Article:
We have launched our mobile app, get it now. Call : 9354229384, 9354252518, 9999830584.  

Tags Current Affairs

Sedition law

Date: 07 February 2020 Tags: Bills & Laws

Issue

A sessions court in Mumbai rejected the anticipatory bail application of a 22-year-old student booked under Section 124A (sedition) of the Indian Penal Code (IPC).

 

Background

The sedition charge was filed on the basis of slogans that the student had raised in favour of another student who has already been booked for sedition.

 

Details

  • Section 124A has been challenged in various courts in specific cases. The validity of the provision itself was upheld by a Constitution Bench in 1962, in Kedarnath Singh vs State of Bihar.

  • The Supreme Court laid down that every citizen has a right to say or write about the government, by way of criticism or comment, as long as it does not “incite people to violence” against the government established by law or with the intention of creating public disorder.

  • The High Court referred to five other judgments, including a Supreme Court judgment (Balwant Singh vs State of Punjab) regarding raising of slogans by three men after former Prime Minister Indira Gandhi was assassinated.

Sedition charges

  • Section 124A of the Indian Penal Code lays down the punishment for sedition. The Indian Penal Code was enacted in 1860, under the British Raj. Section 124A forms part of Chapter VI of the Code which deals with offences against the state.

  • Whoever, by words, either spoken or written, or by signs, or by visible representation, or otherwise, brings or attempts to bring into hatred or contempt, or excites or attempts to excite disaffection towards, the Government established by law in India, shall be punished with imprisonment for life, to which fine may be added, or with imprisonment which may extend to three years, to which fine may be added, or with fine.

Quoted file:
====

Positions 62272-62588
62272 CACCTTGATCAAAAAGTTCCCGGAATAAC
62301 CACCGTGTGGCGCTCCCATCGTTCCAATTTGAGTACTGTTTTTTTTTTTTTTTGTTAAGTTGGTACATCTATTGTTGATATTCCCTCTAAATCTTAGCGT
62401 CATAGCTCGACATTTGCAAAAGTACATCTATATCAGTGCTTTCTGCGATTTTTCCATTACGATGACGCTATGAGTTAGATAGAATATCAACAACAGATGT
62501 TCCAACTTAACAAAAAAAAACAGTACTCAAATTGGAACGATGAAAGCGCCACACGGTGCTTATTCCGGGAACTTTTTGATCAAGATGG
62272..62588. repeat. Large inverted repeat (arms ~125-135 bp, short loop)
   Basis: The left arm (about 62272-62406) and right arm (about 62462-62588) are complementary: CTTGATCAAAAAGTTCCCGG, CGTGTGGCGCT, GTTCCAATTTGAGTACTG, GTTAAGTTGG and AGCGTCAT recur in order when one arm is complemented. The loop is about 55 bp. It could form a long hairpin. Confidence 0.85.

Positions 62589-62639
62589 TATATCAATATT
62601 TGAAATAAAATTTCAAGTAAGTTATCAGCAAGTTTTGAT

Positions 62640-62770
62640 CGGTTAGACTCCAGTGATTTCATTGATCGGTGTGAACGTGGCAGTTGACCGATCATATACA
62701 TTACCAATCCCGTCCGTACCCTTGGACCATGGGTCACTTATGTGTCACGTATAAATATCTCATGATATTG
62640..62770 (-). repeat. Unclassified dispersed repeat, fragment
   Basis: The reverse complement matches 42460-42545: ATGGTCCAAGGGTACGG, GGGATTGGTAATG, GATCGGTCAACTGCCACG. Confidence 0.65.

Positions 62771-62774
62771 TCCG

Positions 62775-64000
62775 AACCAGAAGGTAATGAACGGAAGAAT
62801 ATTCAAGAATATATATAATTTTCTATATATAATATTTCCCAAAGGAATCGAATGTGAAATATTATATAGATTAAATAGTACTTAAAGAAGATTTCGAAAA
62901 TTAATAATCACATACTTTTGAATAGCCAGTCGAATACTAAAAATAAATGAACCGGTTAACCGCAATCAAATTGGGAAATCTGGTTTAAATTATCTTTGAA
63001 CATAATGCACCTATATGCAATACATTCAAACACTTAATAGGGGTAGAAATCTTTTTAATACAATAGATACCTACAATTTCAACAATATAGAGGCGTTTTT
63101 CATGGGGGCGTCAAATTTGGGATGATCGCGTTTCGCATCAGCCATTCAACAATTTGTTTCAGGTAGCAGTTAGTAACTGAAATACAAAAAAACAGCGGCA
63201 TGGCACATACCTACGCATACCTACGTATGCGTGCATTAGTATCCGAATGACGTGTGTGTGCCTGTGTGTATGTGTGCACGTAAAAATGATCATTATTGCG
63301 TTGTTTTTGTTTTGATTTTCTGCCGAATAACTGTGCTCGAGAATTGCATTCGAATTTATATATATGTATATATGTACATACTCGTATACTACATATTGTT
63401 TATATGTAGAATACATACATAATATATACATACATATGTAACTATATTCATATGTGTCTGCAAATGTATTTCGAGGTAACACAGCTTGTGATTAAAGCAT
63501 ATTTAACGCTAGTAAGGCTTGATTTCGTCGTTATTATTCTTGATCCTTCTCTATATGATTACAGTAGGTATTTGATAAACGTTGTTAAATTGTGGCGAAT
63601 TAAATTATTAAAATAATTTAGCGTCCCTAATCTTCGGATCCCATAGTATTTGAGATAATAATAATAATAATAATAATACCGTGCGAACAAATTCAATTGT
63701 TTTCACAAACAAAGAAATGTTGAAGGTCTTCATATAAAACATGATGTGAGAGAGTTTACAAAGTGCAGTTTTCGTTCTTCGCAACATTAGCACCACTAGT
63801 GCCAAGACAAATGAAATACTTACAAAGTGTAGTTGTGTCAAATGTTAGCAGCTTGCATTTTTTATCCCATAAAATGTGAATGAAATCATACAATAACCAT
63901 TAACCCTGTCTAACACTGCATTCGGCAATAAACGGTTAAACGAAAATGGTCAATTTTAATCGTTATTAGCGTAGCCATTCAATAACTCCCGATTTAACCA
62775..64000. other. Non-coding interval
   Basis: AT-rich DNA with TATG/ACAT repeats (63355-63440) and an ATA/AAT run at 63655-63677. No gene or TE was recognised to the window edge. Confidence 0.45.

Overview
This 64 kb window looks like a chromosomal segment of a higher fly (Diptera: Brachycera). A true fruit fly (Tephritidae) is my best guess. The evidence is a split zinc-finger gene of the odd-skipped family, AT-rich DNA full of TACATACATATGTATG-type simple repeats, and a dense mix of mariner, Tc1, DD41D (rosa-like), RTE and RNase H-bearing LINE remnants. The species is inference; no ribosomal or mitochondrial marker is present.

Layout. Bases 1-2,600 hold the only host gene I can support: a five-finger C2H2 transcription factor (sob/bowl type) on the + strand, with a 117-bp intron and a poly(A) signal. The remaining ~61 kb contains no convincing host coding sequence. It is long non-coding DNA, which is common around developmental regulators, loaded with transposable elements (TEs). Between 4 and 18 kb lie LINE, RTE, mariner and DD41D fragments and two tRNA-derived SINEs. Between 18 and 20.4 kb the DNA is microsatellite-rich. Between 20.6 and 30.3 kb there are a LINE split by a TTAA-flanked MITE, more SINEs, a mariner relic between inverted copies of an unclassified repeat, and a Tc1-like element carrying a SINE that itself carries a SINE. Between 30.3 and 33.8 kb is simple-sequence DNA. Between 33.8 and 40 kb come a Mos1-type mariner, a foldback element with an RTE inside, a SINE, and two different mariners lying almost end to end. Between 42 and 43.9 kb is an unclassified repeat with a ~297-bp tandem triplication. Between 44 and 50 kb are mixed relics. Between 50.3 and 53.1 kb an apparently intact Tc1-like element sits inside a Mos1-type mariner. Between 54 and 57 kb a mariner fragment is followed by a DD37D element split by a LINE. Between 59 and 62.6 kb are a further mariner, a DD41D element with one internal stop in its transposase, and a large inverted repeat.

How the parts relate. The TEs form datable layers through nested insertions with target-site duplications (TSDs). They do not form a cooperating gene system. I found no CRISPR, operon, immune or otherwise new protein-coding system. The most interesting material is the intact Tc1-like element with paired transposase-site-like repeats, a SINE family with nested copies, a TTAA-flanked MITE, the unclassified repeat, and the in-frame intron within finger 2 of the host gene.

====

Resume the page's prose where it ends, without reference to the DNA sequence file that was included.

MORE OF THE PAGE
• Explanation 1.—The expression “disaffection” includes disloyalty and all feelings of enmity.

  • Explanation 2.—Comments expressing disapprobation of the measures of the Government with a view to obtain their alteration by lawful means, without exciting or attempting to excite hatred, contempt or disaffection, do not constitute an offence under this section.

  • Explanation 3.—Comments expressing disapprobation of the administrative or other action of the Government without exciting or attempting to excite hatred, contempt or disaffection, do not constitute an offence under this section

Notice (8): Undefined variable: quizpole [ROOT/plugins/Studyiq/src/Template/Pages/tagdetails.ctp, line 161]